SMC — Students who are not from California but plan to attend Santa Monica College in the fall of 2011 will have to pay more for their classes if a bill sponsored by a local state legislator is approved in the coming weeks.

Assembly Bill 2297, introduced by Assemblywoman Julia Brownley (D-Santa Monica), is intended to correct unintended consequences of an existing law, which reduces the tuition for out-of-state students if less money is spent on community colleges by the state Legislature, said Don Girard, senior director of government relations and institutional communications at SMC.

The bill is supported by the SMC Board of Trustees and SMC President Dr. Chui L. Tsang. AB 2297 was passed unanimously by the Assembly’s Higher Education Committee in early April and now awaits action in the state Senate.

According to those in favor of the bill, California has become one of the least expensive states for nonresident students to attend community college. At SMC this spring, there were about 25,792 students from California, 1,058 out-of-state students, and 3,067 international students.

Brownley said that the problem was brought to her attention by SMC, and after they discussed it with her she realized it could be worked out through legislation.

“Fundamentally, I think it’s an issue of fairness. If a student from California went to another community college in another state they’d be charged additional fees because of that,” Brownley said. “The way that formula works in reverse is that we are spending additional dollars to subsidize foreign or nonresident students to participate in our community colleges.”

Under the current formula, the state average nonresident tuition fee has been reduced from $190 per semester unit for 2009-10 to $183 per semester unit in 2010-11.

“The current law is written so that it bases what you can charge on what the state is spending,” SMC Board of Trustees member Louise Jaffe said. “Since the state’s spending is going down, it would mean we would have to charge nonresident students less, unless there’s a correction.

“We don’t believe it’s an appropriate time to be reducing fees for nonresident students,” she added.

SMC Board of Trustees member Dr. Nancy Greenstein agreed.

“It’s about the community colleges in California,” she said. “They’re all cutting back programs at Cal States and UCs. We have students that don’t really have too many opportunities to find additional sources of money.”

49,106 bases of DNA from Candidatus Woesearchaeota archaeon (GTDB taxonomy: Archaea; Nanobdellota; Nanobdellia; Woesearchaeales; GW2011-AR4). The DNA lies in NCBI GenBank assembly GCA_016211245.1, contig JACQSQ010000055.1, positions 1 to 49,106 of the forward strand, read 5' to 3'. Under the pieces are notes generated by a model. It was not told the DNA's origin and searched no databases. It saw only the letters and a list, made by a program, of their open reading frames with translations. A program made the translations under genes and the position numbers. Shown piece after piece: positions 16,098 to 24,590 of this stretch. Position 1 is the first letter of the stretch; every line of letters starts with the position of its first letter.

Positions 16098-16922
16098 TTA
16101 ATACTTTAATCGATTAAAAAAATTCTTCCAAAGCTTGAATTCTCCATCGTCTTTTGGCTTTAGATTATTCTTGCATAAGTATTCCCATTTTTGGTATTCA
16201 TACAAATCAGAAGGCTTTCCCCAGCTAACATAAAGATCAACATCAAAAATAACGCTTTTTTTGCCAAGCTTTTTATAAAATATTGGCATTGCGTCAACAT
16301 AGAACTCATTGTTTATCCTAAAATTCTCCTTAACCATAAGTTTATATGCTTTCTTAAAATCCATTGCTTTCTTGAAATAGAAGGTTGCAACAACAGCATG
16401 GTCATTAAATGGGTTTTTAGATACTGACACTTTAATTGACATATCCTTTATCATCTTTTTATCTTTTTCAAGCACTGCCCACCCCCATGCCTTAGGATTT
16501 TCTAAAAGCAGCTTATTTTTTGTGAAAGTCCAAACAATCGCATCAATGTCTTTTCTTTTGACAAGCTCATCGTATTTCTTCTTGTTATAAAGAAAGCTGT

The bill is intended to adjust the fees so that they are roughly equivalent to what other states charge their nonresident students, and it would add tens of millions of dollars to the state, Girard said. It is not sure how much the rate would raise, but the cap would be based on another formula which would include the 12 most comparable states to California.

“We’re way below what that group of states charges,” Girard said. The average for these states’ nonresident tuition fees for public two-year colleges was $280 per semester unit, in comparison to California’s average of $190. Even for all 50 states, California remains less expensive as that average is $249 per semester unit, according to figures provided by Brownley’s office.

Additionally, nonresident students in California also do not pay the full cost of their education, as opposed to other states, Brownley said. The education is augmented by California tax dollars to support education.

The bill would not only allow for a community college to charge nonresident students more in down years, it would also give community college districts more flexibility to set fees. Existing law does not allow districts to include such factors as interest expense, depreciation, imputed rent, use of equipment and cost of transportation.

Daniel Ross, a SMC nonresident student, was wary about the proposed changes, saying individual districts should not have the power to set their own fees. He thinks that something as important as fees should be state legislated, even with a maximum limit on what each district could charge.

“It could lead to questionable practices,” he said. He also explained that he could find the fee hike reasonable depending on how much it would be, but that if it increased past $10 to $20 a unit, he would not be able to afford it.

He described California’s reputation as gradually eroding, making him less eager to pay a fee increase. Another nonresident student, Keung Kim, strongly agreed, and said that she felt that some of her classes have been a waste of money.

She said that it makes sense that the fees should be raised after the drop in cost scheduled for this fall, but that it should remain around $200 per unit. She said that she is already struggling as it is.

“There’s no escaping the fact that California’s in dire straights,” Ross said, “but why should education be the stop-gap?”

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